By Angus MacKinnon
22 Jan 2014
Davos (Switzerland) (AFP) – Japan on Wednesday told the world it must stand up to an increasingly assertive China or risk a regional conflict with catastrophic economic consequences.
In a landmark speech to the World Economic Forum in Davos, Japanese Prime Minister Shinzo Abe issued what amounted to an appeal for international support in a potentially explosive dispute with its superpower neighbour over islands in the East China Sea.
“We must restrain military expansion in Asia … which otherwise could go unchecked,” Abe told the annual meeting of global business and political leaders, which Chinese Foreign Minister Wang Yi is due to attend on Friday.
“If peace and stability were shaken in Asia, the knock-on effect for the entire world would be enormous,” Abe added.
“The dividend of growth in Asia must not be wasted on military expansion.”
Although Abe did not explicitly mention China, his speech had been flagged up in advance by Japanese officials as an alarm call to an influential audience over what Tokyo sees as bullying by Beijing.
The dispute over the uninhabited but potentially mineral-rich islands is being played out against a backdrop of Japanese fears that China is seeking to exert control over lifeline shipping lanes around its vast coastline and that the United States’ commitment to guarantee Japan’s security is waning.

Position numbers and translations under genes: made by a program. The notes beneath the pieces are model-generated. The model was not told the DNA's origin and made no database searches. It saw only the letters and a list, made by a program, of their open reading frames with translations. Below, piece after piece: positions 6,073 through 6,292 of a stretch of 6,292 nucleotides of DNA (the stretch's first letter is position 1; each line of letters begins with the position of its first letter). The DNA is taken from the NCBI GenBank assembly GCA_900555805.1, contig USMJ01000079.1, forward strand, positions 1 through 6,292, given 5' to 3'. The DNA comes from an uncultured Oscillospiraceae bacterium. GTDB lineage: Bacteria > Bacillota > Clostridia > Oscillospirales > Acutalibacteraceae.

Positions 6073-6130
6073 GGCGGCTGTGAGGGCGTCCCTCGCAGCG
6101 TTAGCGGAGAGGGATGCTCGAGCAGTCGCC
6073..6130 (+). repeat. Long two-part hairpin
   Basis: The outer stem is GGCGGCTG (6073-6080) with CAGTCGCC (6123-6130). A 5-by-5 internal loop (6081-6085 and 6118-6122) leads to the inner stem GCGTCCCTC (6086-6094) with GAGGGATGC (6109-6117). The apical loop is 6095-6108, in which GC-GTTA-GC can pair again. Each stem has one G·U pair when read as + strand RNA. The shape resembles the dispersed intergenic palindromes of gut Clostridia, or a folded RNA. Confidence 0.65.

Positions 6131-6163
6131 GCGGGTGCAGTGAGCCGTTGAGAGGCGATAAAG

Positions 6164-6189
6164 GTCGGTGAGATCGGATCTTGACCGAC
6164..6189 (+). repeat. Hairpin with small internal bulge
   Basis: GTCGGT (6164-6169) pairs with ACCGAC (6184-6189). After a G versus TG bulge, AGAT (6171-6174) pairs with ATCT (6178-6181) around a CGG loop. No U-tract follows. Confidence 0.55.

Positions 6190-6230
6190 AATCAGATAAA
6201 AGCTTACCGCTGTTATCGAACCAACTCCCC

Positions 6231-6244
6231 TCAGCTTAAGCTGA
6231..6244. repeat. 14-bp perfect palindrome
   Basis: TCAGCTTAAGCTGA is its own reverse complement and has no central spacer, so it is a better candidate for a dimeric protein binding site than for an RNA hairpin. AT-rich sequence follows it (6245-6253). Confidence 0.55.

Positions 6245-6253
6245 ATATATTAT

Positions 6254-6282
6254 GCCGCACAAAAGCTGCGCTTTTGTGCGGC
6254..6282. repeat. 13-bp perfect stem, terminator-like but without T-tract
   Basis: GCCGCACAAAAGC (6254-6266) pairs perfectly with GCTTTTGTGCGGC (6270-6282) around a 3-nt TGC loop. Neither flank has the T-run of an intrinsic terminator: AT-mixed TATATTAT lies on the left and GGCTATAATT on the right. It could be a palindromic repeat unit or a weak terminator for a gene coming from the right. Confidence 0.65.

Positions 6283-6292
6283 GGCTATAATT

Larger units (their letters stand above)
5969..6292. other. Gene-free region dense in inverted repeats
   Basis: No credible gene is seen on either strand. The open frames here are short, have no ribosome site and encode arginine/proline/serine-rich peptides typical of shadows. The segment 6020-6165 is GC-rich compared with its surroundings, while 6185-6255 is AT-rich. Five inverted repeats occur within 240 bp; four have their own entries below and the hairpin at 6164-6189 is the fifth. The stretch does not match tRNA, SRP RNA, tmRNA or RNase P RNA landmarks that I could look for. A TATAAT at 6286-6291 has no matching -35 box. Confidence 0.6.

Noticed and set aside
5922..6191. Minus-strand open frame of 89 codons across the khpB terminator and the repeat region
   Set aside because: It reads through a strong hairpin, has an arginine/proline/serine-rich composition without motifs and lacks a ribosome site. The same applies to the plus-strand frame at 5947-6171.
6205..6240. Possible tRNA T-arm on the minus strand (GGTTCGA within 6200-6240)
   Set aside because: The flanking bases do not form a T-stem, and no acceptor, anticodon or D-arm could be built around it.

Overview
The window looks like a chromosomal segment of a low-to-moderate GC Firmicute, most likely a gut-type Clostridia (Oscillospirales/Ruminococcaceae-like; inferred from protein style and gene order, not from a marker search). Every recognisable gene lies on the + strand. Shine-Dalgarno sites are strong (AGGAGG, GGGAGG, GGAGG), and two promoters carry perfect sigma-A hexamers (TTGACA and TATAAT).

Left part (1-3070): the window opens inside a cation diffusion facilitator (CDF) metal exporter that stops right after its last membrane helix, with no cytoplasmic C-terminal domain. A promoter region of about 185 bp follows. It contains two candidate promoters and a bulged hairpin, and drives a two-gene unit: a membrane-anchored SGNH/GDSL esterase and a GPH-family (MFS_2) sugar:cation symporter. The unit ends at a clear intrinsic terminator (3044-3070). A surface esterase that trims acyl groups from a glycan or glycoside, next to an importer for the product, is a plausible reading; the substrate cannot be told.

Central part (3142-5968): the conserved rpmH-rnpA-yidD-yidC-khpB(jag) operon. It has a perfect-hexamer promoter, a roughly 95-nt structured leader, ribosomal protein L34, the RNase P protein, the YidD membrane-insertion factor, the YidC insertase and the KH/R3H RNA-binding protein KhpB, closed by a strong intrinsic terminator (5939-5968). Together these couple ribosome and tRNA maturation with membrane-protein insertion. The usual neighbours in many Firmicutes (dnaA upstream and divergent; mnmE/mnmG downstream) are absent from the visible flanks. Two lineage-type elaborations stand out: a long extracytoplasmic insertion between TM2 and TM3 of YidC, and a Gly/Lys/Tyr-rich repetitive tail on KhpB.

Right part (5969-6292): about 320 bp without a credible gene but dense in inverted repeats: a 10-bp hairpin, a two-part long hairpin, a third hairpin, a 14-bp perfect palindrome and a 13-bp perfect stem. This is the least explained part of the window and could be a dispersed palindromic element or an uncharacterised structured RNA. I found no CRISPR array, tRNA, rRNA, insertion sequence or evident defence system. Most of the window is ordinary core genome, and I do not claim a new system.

Tensions over the islands, which Japan calls Senkaku and China refers to as the Diaoyus, have come perilously close to boiling over into armed clashes on several occasions in recent years.
They resurfaced last month when Abe visited the Yasukuni shrine, a memorial to Japan’s war dead which is controversial because a handful of convicted war criminals are among those commemorated.
China and South Korea seized on the visit as fresh evidence of Japan’s perceived failure to sincerely repent for its 20th-century record of military aggression, and the visit has also been criticised as unhelpful by Britain and the United States.